On the frontline since the first case... I've seen first-hand the devastation Covid can cause

Dr Corinna Sadlier, Infectious Disease Consultant at CUH tells EMMA CONNOLLY about how she and her colleagues all pulled together in 2020. This feature appeared in WoW!'s special edition dedicated to Cork's female healthcare workers
On the frontline since the first case... I've seen first-hand the devastation Covid can cause

Dr Corinna Sadlier, Consultant in Infectious Diseases at Cork University Hospital, Dr. Owen O’Flynn, a 23 year old Trainee Doctor who spent time in CUH ICU as a patient with Covid-19 and Dr. Ivan Hayes, Consultant Intensivist and Critical Care Director at CUH. Picture: Gerard McCarthy

THE efforts of the community and the work of Public Health is really what saved lives and protected the health service from being completely overwhelmed by Covid-19.

And realistically, with infection numbers likely to increase after Christmas, the same will be asked of them again.

That’s according to Dr Corinna Sadlier, Infectious Disease Consultant at CUH, who has been on the frontline in the acute hospital since the first case of the virus was identified there.

Corinna admitted that working in such an environment was ‘surreal at times,’ but that their focus was always about controlling what they could control, and pulling together to provide the best care possible for patients.

The biggest heroes, in her opinion, were individual patients and their families as well as community efforts, with people staying at home and buying into the government restrictions.

Casting her mind right back to the start of the year though, Corinna remembers how in January, herself and colleagues, like everyone else, watched the situation unfold internationally and cautiously hoped that the spread of the virus could be contained.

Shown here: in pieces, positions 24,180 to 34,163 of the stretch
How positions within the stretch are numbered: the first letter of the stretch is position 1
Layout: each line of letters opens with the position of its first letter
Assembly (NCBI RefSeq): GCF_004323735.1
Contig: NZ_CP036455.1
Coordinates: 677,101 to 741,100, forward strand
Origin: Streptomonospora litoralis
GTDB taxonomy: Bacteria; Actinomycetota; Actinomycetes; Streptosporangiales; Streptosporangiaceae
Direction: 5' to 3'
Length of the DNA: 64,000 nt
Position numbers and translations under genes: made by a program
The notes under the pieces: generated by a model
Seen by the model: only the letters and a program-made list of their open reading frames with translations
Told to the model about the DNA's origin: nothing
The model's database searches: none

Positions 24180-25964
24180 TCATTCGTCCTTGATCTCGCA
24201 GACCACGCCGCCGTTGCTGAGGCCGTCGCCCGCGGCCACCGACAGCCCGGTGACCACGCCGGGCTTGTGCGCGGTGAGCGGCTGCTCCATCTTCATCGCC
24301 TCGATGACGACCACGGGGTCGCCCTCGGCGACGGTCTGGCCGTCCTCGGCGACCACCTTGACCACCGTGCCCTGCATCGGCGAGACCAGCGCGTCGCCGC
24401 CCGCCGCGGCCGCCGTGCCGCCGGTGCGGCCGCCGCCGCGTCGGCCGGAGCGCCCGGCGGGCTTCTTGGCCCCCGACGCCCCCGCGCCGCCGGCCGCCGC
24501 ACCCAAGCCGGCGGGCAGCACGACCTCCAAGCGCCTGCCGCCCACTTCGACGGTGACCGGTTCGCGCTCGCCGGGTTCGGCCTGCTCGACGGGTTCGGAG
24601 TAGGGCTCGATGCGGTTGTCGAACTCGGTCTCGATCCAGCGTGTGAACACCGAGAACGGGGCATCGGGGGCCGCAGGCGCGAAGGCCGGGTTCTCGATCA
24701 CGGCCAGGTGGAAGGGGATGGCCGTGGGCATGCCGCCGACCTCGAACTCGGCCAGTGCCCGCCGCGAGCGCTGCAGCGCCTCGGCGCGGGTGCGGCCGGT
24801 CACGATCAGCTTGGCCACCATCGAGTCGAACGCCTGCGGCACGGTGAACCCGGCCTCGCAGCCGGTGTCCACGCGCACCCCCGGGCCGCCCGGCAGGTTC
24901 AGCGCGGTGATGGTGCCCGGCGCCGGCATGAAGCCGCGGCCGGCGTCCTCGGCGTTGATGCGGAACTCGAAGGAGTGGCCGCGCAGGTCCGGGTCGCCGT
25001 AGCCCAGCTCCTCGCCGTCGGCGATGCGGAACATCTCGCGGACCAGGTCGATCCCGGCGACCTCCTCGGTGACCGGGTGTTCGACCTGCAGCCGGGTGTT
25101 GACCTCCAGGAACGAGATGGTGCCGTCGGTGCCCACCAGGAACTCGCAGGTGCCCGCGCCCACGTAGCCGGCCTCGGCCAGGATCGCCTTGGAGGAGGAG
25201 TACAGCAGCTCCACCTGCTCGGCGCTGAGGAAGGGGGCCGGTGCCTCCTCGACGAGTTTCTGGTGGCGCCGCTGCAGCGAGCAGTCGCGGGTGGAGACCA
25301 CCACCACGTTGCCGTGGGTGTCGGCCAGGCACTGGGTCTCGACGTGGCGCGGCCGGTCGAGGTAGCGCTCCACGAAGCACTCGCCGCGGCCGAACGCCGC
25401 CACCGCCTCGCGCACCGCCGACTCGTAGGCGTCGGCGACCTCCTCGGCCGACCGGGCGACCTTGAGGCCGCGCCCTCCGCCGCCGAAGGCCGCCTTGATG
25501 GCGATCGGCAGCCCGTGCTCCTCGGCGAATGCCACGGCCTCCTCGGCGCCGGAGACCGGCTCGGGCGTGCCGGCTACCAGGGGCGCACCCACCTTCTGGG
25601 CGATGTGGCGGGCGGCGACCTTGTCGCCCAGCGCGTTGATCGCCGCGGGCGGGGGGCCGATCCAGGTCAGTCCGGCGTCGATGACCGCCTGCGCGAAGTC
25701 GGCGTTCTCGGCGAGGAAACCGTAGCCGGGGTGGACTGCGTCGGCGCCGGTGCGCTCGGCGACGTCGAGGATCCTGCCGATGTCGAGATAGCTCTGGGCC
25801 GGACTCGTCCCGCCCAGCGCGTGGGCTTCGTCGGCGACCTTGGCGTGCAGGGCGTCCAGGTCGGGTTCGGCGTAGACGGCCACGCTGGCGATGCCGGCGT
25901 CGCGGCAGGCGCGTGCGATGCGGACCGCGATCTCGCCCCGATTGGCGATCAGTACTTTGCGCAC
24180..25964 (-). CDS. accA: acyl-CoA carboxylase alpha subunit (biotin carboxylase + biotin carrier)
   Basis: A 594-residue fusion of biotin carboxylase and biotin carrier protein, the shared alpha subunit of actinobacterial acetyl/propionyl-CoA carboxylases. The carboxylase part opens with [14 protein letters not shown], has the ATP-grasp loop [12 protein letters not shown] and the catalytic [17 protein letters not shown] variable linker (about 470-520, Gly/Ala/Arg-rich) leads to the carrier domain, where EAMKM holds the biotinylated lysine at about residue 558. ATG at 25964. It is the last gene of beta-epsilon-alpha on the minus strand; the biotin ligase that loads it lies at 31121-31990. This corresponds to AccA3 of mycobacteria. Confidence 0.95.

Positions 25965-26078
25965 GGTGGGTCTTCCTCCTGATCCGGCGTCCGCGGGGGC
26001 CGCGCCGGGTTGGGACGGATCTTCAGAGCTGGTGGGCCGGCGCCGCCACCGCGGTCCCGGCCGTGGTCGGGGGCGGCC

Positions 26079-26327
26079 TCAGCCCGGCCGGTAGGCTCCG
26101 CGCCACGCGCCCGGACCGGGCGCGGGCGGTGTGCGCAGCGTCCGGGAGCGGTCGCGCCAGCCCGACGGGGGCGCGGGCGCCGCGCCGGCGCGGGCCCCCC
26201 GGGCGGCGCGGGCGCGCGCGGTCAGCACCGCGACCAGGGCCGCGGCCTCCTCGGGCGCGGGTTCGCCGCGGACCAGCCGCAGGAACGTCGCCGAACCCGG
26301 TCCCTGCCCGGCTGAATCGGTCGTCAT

“But very quickly it became apparent that it was evolving into something much bigger,” she remembers.

Crisis planning meetings were held in CUH from late January, and things snowballed quickly, with the first case identified in CUH at the start of March.

“I can recall that vividly. Up to that point there was still some hope of containing the virus. Six cases identified nationally had all related to travel or epidemiological exposure, but the case in CUH confirmed the spread of Covid at a community level.

“Things escalated quickly from there, we all know where the curve went, and it was apparent then that the government needed to introduce restrictions.”

The following months were very difficult for everyone in healthcare, she recalled. Covid added another level of pressure and stress to a health system that was already overstretched and running beyond capacity.

Staff across all grades and departments in the hospital pulled together, working extra hours and extra days, constantly having to put on and off PPE to provide the best care possible in very challenging circumstances.

“I have seen first-hand the devastation Covid can cause for patients and their families. It’s not an infection any of us would like to get.

“The fear of infection or transmitting Covid to family and friends is something most of us in healthcare have experienced — healthcare workers are not bulletproof.”

That said, safety of staff was a major focus in CUH and supply of appropriate PPE was maintained at all times, with additional stock sourced through local suppliers.

Constant vigilance was required around infection prevention but ultimately, she said, “this is what we are trained to do”. Time and time again, she stressed how she felt very supported and enabled to do her job.